Getting arrested for DUI does not mean you will be convicted. Police misconduct, defective breathalyzers and crime lab mistakes may be enough to get your charges lessened or dismissed. Visit our page on Nevada DUI Laws to learn more.
Though if you have two or more prior felony convictions, the judge may order:
1 – 4 years in prison, and
possibly up to $5,000 in fines5
However, statutes can spell out different penalty ranges specific to the crime.1
For instance, robbery is a category B felony that carries two to 15 years (if no deadly weapon is used).2Voluntary manslaughter is a category B felony that carries one to 10 years in prison.3
What is the 40% rule?
Depending on the felony case, Nevada judges can sentence you to:
a specific number of years in prison, or
a range of years in prison.
If a judge imposes a sentencing range, the minimum can be no more than 40% of the maximum.4
Example: Jack is convicted of burglary of a residence, which carries one to 10 years in prison. If the judge wants to sentence Jack to a maximum of 10 years, then the minimum can be no less than four years since four is 40% of 10 years.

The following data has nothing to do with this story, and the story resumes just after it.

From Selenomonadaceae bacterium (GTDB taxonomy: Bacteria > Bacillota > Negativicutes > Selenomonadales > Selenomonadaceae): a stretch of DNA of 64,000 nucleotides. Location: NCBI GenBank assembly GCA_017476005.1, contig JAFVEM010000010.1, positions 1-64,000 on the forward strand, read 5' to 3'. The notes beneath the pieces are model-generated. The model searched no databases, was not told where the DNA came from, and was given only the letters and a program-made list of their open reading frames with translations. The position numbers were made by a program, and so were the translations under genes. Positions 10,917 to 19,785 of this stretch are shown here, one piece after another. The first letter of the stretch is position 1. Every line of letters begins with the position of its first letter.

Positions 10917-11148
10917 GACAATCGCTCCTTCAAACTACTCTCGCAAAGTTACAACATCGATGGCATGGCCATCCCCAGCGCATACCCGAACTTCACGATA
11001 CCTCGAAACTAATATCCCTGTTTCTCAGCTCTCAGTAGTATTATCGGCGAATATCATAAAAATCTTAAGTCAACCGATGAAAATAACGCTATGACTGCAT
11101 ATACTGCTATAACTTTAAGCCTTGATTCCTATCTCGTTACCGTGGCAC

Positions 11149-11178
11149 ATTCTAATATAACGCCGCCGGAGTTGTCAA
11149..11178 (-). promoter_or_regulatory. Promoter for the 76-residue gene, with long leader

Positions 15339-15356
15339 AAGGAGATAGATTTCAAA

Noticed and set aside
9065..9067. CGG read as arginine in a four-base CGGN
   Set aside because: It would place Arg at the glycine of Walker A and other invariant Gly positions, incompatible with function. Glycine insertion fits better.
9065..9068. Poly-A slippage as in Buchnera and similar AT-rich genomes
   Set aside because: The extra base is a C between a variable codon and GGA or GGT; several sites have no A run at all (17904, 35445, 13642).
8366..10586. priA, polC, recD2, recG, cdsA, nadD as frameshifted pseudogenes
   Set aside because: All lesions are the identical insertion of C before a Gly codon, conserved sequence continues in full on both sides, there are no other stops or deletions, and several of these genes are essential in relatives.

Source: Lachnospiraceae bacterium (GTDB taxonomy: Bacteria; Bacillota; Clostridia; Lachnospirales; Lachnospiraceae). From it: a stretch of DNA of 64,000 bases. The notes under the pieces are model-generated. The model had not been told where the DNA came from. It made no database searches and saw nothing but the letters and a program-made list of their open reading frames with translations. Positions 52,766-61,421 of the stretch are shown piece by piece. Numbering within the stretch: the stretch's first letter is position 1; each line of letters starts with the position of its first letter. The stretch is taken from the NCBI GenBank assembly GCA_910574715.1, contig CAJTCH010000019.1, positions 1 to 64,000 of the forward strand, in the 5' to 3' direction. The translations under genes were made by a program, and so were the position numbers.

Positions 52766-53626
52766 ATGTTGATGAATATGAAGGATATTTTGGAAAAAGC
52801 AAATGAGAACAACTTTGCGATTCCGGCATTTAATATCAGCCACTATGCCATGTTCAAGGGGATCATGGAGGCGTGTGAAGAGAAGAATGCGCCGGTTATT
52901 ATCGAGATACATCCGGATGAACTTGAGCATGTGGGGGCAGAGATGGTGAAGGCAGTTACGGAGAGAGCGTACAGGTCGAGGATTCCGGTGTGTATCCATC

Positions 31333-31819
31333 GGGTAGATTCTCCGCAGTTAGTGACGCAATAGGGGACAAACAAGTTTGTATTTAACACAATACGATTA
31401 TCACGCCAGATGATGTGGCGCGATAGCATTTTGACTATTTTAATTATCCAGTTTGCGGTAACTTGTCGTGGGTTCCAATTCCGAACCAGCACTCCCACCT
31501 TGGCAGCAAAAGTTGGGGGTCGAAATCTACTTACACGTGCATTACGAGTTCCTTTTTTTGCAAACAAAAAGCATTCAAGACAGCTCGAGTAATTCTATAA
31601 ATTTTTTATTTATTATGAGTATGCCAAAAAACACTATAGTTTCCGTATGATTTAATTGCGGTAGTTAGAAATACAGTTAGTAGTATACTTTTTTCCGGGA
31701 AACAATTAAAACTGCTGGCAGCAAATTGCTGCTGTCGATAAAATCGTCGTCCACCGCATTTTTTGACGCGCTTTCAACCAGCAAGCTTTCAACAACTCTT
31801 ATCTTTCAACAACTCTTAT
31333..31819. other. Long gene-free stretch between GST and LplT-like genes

Also depending on the case, you may be able to be released early on parole.
How do judges decide on felony sentences?
If you are convicted of a crime in Nevada, you are entitled to a sentencing hearing. This is where you can present mitigating factors to the judge in an effort to sway them to grant a lax sentence.
Examples of mitigating factors are:
You were abused as a child;
You have been cooperative with the police and prosecutors; and/or
You have been a model inmate.
The sentencing hearing is also where prosecutors can present aggravating factors in an effort to sway the judge to give you a harsh sentence. Examples of aggravating factors are:
You tortured the victim;
Your victim was underage or disabled;
You used a deadly weapon.
Sentencing hearings look similar to trials since both parties can present evidence and call witnesses, though the rules of evidence are much more relaxed.5
A former Los Angeles prosecutor, attorney Neil Shouse graduated with honors from UC Berkeley and Harvard Law School (and completed additional graduate studies at MIT). He has been featured on CNN, Good Morning America, Dr Phil, The Today Show and Court TV. Mr Shouse has been recognized by the National Trial Lawyers as one of the Top 100 Criminal and Top 100 Civil Attorneys.